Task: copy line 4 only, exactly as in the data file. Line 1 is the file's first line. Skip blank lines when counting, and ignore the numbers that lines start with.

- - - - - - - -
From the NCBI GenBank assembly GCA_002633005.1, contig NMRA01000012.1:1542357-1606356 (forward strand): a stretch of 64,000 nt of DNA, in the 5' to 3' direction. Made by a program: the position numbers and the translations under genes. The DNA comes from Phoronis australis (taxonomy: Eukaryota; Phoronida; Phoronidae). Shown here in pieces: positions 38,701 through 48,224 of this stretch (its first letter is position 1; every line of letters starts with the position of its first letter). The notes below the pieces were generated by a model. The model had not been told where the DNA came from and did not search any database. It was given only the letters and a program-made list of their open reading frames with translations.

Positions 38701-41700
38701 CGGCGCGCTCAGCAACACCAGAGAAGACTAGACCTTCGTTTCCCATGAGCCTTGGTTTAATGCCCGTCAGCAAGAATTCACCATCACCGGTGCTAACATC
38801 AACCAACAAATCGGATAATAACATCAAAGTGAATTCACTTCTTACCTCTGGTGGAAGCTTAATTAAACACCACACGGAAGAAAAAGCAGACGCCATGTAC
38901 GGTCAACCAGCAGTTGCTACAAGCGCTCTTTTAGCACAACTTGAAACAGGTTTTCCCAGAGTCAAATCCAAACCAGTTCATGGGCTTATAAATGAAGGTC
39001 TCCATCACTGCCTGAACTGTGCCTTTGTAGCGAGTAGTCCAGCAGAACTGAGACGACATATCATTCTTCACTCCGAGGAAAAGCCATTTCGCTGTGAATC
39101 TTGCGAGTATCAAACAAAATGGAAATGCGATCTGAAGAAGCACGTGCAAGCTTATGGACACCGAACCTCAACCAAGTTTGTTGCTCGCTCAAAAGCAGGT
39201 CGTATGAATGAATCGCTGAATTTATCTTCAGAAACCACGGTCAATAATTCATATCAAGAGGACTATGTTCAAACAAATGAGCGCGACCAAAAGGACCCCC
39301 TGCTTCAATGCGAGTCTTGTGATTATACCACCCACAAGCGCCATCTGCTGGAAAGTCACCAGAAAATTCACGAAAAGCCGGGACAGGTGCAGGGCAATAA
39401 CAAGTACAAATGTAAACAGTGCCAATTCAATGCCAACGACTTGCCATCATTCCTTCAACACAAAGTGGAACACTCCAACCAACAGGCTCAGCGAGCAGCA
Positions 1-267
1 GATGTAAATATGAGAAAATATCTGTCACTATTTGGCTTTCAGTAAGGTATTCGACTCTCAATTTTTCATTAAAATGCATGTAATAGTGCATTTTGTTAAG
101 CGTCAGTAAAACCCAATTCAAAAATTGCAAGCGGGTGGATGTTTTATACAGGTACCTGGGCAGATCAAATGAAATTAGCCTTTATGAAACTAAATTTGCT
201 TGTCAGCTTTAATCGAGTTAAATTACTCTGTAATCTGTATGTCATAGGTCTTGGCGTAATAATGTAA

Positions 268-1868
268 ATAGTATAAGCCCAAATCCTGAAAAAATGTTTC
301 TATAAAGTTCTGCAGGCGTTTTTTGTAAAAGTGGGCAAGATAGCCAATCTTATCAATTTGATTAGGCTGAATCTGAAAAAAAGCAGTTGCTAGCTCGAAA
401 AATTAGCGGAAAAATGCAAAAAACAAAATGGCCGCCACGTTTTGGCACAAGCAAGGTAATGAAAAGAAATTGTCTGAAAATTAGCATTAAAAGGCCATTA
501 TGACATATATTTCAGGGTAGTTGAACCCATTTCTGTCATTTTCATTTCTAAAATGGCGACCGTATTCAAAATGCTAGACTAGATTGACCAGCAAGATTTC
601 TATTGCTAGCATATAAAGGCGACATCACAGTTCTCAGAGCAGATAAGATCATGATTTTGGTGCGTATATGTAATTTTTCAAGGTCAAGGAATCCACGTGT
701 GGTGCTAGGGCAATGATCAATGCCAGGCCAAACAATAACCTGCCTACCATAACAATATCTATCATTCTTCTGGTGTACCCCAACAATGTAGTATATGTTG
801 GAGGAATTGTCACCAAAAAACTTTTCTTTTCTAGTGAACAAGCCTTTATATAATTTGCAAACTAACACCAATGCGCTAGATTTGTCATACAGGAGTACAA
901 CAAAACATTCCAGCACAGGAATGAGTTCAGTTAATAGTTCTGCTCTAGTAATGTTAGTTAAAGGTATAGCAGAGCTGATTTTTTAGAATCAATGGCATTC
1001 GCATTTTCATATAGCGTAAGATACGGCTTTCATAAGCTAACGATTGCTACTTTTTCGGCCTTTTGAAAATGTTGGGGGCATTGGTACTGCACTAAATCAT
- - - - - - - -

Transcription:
38801 AACCAACAAATCGGATAATAACATCAAAGTGAATTCACTTCTTACCTCTGGTGGAAGCTTAATTAAACACCACACGGAAGAAAAAGCAGACGCCATGTAC